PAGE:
• Building Energy Efficiency and Electric Vehicles Connection: Replacing electric resistance heat in an ordinary Seattle house with a middle-of-the-road heat pump, saves 60% (7,200 kW-hr) of the 12,000 kW-hr consumed for home heating in the winter. That energy is enough to drive a Nissan Leaf 24,000 miles.  
  • Biofuels: Biofuels will be required for marine, aviation, and potentially long-distance freight, at least for the foreseeable future but should not be used for cars.  
  • Policies: Policies that encourage renewable growth must be protected and expanded, including but not limited to: third-party ownership of rooftop solar; net-metering (which will evolve to time-of-use or value-of-solar pricing over time); Renewable Portfolio Standards; tax incentives; and utility business models that incentivize conservation and renewables.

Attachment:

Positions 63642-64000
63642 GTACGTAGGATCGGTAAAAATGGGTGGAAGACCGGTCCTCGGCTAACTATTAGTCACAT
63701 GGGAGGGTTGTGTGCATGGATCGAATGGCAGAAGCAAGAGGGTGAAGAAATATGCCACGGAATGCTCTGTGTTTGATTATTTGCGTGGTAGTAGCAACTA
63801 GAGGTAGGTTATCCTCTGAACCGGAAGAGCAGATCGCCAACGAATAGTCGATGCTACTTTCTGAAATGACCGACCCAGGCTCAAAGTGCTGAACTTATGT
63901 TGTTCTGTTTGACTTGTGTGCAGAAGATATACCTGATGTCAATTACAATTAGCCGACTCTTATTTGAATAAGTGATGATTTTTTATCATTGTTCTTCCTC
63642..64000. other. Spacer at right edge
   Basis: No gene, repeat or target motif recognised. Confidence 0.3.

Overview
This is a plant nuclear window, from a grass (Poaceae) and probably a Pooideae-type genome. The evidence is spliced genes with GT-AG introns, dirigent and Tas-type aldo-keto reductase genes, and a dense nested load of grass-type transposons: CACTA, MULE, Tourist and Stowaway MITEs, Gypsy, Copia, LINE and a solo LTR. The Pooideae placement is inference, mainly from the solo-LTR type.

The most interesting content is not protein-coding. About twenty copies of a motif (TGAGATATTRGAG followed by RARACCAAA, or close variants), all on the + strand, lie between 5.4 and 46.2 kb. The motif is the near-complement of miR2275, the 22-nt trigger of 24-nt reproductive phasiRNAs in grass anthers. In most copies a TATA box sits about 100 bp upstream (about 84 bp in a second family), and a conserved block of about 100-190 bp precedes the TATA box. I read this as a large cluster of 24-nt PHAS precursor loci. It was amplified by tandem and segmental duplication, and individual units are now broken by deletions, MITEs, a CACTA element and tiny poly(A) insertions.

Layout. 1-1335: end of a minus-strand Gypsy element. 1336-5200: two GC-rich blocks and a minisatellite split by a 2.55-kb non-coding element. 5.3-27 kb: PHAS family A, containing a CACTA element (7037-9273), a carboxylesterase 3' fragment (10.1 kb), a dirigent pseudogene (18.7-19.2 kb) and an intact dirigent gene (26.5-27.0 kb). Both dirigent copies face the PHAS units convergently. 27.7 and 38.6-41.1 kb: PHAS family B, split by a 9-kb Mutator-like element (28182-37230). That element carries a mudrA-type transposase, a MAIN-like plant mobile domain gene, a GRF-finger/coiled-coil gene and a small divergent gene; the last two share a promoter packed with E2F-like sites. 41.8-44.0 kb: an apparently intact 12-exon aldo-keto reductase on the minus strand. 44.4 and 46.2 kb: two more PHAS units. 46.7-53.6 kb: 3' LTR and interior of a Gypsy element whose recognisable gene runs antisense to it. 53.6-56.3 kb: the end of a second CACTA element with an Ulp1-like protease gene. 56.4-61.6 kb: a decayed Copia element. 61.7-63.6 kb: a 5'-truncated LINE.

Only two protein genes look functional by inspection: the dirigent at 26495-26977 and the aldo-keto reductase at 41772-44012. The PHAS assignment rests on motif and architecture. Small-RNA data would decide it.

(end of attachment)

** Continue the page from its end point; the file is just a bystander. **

• Capital: The renewable energy sector continues to boom with wind power purchase agreements and solar costs that are now competitive with fossil fuel prices. Accelerated investment in renewable energy and the energy delivery systems continues to be extremely important, especially in light of how subsidized the fossil fuel industry continues to be.

To gain a better understanding of what it takes to achieve deep decarbonization, please review the following references:


Deep Decarbonization Pathways Studies Analysis—Summary and analysis of decarbonization pathways studies to inform Northwest policymakers, funders, legislators, local government officials, and climate advocates about how to advance a low-carbon/decarbonization pathways study for the region, particularly for Washington and Oregon.